Telemed program helps with sniffles and more

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By Michelle Hollenhead

When siblings Lucy and Noah Basler came down with sore throats last week at Petros-Joyner Elementary, they didn’t have to leave the building for help.

They went just down the hall to the nurse’s office, where both examined over the Internet by Telemed nurse Sharon Smith.

An auto scope and a dental camera, operated by on-site school nurse Christina Diden, helped Smith hone in on the cause of their pain, confirmed with a swab test as strep throat.

Smith was able to not only diagnose the Baslers, but she was also able to call in prescriptions, for the pair, who were picked up from school by their mother.

“I think this is great,” Anna Basler said. “It is so convenient.”

She isn’t the only one praising the Morgan County Schools’ program, which is currently in its second year.

“It’s been great,” said Director of Schools Ronnie Wilson. “It helps the kids, and it saves their parents money because they don’t have to miss work to pick up their kids and take them to the doctor.

“It has also helped with attendance.”

There is very little wait time for appointments; patients are usually seen within 20 minutes, explained Diden.

Telemed is available in all six Morgan County Schools, and not only helps diagnose students, but also teachers, too.

After being treated, students and teachers can potentially return to the classroom, as long as they are not contagious, explains MCS’s Director of Health Services Sabra Coker, who discovered the program at a nursing conference.

More than 500 patients were seen last year, Coker said, adding that Telemed sees most of its patients in Petros-Joyner, Coalfield Oakdale and Sunbright schools.

After some serious investigation, and support from the Board of Education, Coker was able to see the program’s implementation last school year at no cost to the county.

“Sometimes, there is more work for us, but it is helping the children, and that is why we are here — for the kids,” Coker said.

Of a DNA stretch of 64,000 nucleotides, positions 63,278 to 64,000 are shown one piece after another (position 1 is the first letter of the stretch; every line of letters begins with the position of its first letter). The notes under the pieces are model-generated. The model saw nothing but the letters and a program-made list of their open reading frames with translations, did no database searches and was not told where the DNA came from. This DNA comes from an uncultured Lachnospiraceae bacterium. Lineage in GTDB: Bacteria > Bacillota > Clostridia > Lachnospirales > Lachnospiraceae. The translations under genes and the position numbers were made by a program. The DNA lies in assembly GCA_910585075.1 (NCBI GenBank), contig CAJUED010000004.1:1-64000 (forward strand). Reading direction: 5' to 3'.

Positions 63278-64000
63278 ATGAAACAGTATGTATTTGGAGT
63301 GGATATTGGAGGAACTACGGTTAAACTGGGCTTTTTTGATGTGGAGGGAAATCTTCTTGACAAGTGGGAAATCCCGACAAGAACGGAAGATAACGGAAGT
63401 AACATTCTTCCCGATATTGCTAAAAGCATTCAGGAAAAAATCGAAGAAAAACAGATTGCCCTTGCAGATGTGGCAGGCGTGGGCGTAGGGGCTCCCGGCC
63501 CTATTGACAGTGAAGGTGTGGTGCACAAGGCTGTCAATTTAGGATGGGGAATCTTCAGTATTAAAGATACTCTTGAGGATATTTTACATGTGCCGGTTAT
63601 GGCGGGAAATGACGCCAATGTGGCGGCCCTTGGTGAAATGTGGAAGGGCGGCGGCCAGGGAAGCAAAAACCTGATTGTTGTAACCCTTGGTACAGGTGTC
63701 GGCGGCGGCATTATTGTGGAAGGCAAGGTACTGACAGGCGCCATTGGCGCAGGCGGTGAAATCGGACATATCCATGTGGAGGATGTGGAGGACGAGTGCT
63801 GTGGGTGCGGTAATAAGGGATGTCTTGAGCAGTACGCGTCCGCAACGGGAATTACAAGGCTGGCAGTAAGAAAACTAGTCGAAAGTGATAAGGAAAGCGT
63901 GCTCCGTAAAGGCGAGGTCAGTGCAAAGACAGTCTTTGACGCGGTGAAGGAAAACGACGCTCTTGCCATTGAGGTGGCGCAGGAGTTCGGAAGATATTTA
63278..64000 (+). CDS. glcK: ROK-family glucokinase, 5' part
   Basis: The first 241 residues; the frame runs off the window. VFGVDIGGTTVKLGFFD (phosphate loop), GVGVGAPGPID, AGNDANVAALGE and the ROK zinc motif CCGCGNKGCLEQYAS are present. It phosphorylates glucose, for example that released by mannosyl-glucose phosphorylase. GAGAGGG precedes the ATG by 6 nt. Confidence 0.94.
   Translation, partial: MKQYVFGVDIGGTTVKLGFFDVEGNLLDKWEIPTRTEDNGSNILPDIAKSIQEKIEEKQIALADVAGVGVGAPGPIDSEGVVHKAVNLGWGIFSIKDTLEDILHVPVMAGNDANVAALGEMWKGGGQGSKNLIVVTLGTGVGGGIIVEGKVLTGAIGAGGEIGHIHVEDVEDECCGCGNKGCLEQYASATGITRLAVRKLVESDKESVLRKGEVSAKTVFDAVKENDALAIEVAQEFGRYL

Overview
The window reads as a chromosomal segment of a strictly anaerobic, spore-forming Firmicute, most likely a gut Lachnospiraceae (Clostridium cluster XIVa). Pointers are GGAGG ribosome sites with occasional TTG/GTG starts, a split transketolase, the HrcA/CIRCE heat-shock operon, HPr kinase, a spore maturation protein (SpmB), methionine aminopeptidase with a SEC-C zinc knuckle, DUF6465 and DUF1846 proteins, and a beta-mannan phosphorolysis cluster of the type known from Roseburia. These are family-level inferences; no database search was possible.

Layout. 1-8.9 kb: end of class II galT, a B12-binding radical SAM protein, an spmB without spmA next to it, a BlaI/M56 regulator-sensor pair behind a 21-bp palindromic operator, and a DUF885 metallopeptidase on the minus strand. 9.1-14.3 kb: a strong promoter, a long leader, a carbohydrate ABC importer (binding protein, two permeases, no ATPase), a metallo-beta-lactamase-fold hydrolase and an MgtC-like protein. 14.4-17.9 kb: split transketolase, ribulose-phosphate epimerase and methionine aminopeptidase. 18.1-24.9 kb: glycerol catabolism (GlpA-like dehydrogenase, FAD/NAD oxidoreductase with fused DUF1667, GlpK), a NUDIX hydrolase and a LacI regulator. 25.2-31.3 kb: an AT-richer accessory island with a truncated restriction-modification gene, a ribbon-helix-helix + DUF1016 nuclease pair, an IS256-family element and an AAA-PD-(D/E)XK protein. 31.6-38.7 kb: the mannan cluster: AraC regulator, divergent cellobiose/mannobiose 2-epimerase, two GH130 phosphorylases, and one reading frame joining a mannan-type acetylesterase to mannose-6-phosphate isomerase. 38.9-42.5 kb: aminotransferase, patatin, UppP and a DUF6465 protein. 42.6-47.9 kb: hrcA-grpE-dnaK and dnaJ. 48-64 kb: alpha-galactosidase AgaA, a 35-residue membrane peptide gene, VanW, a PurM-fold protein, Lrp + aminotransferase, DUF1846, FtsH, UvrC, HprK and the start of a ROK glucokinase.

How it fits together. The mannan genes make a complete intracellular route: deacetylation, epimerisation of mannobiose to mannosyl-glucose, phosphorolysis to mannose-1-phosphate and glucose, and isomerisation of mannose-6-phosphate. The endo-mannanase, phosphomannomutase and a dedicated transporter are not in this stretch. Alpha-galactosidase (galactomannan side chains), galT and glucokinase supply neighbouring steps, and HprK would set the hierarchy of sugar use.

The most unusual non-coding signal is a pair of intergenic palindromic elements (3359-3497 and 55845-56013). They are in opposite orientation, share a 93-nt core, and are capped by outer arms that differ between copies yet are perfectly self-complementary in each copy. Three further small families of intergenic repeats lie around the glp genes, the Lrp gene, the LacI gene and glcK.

The schools don’t handle any of the billing either; that is taken care of through a third party, which bills the patents’ insurance companies.

“I was a little apprehensive about the billing, but that has been a non-issue,” Wilson said.

Beyond strep throat, flu and other treatable illnesses, serious issues have been discovered through Telemed, too, Coker said.

“We had one [student] who thought he had broken his foot,” she said. “Smith was able to issue a X-ray order. He had actually broken his foot, but he didn’t have to go to the ER.”

Although the program does not take urine sample this year, as it did last year, another student ended up being diagnosed with a kidney disease based on an initial visit to the Telemed clinic.

“We also had a staff member encouraged to undergo a mammogram, which turned out to be breast cancer,” Coker added.

“It is just a great program” Wilson reiterated. “And it is just one more way Morgan County Schools are above the curve.

“We have Telemed, and are working on our dental program — which will also be offered at no cost — and we already have the 1-1 devices for our students.”

(Morgan County students in grades 4-12 currently have Chrome books, with lower grades in line to receive them in the near future.)

“We have a lot of neat things going on.”